Bartonellosis : The Bacterial Infection You Need To Know

Bartonellosis : The Bacterial Infection You Need To Know

Any infectious disease caused by the Bartonella bacterium is known as bartonellosis. These include peliosis hepatis, Oroya fever, Cat Scratch Disease, Carrion's Disease, and others.

Any infectious disease caused by the Bartonella bacterium is known as bartonellosis. These include peliosis hepatis, Oroya fever, Cat Scratch Disease, Carrion's Disease, and others.

A gram-negative intracellular facultative bacterium known as Bartonella is frequently blamed for spreading zoonotic illnesses throughout the world.  Bartonella bacilliformis, Bartonella quintana, and Bartonella henselae are commonly linked to infections in people among the over 20 species of Bartonella that have been isolated to far.

The five-day fever, often known as trench sickness, was originally identified among soldiers in Europe. Trench fever is only known to affect humans and is spread via body louse.

The earliest accounts of Oroya fever appeared in 1870, during the construction of a railway line connecting Lima with Oroya in Peru. Oroya fever was given that name in honour of the place where it was first noted, was an epidemic of fever that claimed the lives of thousands of workers.


The infection that is most frequently brought on by Bartonella species is cat scratch disease, which is brought on by Bartonella henselae. While Bartonella quintana is linked to trench fever, Bartonella bacilliformis is responsible for Oroya fever and verruga peruana.B. angiomatosis, the agent that causes Carrion's illness, is characterised by a high-grade fever, severe anaemia brought on by the loss of red blood cells, significant enlargement of the spleen and liver, bleeding into the lymph nodes, and blood vessel damage. 40% of people die without therapy.


 The prevalence of cat-scratch disease was estimated to be 6.4 cases per 100,000 adults and 9.4 cases per 100,000 children aged 5 to 9 worldwide. The southeastern region of the United States has the highest incidence, with peaks in January, late summer, and fall.Since the early 20th century, numerous nations around the world have experienced both epidemic and occasional outbreaks blood culture of trench fever, with the greatest epidemics occurring during World Wars 1 and 2. The risk of trench fever is higher among those who are homeless and are exposed to the virus most frequently. While occasional cases have been identified in Chile, Guatemala, and Bolivia, Bartonella bacilliformis infections are endemic to Peru, Columbia, and Ecuador.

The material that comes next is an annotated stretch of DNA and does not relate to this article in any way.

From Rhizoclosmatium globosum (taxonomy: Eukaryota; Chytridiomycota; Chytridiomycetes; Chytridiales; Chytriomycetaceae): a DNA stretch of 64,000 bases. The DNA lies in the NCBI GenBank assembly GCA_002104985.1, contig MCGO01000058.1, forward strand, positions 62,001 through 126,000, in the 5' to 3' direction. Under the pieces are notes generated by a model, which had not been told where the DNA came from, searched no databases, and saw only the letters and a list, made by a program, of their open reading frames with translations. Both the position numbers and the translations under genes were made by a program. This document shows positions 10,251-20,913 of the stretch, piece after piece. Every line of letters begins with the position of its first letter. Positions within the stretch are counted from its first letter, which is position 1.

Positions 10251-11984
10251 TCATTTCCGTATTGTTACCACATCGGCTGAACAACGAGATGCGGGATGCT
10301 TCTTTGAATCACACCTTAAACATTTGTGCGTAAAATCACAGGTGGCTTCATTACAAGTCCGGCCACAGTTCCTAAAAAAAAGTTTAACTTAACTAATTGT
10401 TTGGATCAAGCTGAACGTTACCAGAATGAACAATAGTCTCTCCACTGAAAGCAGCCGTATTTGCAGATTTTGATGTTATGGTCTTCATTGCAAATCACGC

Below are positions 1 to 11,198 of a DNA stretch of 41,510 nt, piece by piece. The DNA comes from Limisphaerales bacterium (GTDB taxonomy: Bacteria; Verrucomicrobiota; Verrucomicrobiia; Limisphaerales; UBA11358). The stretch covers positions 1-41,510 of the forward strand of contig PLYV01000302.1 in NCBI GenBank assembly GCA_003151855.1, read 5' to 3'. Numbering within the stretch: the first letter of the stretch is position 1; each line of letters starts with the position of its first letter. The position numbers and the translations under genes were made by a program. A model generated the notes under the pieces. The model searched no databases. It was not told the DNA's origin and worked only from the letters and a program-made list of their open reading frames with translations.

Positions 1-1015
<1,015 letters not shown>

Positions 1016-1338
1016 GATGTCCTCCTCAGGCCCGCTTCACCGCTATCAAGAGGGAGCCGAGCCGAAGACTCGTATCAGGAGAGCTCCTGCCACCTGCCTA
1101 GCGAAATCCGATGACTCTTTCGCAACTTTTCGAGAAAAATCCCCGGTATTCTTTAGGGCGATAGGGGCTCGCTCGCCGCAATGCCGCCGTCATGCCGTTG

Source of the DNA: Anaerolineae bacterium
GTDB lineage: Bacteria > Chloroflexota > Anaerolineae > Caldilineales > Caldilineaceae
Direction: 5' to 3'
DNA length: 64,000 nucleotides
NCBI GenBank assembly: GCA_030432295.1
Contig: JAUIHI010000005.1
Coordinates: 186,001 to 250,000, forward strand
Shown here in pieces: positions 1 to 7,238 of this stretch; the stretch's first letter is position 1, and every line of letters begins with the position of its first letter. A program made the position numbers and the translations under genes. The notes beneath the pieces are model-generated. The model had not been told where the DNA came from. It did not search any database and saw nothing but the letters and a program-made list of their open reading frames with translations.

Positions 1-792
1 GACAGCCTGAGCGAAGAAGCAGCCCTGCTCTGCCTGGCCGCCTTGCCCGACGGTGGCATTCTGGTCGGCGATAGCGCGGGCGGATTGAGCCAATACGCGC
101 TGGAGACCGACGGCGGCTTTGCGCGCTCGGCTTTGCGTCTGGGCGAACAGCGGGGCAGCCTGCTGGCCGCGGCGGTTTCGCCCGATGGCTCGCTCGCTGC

Historically, it was believed that cats might spread cat scratch sickness by biting or scratching people. Cats serve as the primary vector for the spread of cat scratch disease, together with the cat flea Ctenocephalides felis.Recent studies have demonstrated that additional arthropod vectors, such as ticks, lice, chiggers, and mosquitoes, are also responsible for the disease's transmission among people. According to reports, the primary vector for the spread of trench fever, which is brought on by Bartonella quintana, is the human body louse Pedicures humans. By way of the female sandfly Lutzomyia's bite, Bartonella bacilliformis is transmitted.

Once within the body, Bartonella seeks out CD34+ cells, a subset of white blood cells that serve as a source of progenitors for endothelial cells, which line blood vessels and other tissues. After entering the cell, it stops the cell from exploding on itself and also forms a vacuole, a protective cyst, around the cell.

The main virulence factor for Bartonella is an endotoxin known as lipid A that is frequently found in the outer membrane of gram-negative bacteria. A significant factor in the pathophysiology of the disease process is the organism's capacity to penetrate endothelium and erythrocyte cells. Antibody Titer IgM The organism modifies the host's immune system in such a way that it leaves them open to infection by other bacterial diseases. After this acute time, the organism invades the endovascular, lymphatic, and other organ systems of the body, which contributes to the disease's numerous symptoms.

After this acute time, the organism invades the endovascular, lymphatic, and other organ systems of the body, which contributes to the disease's numerous symptoms.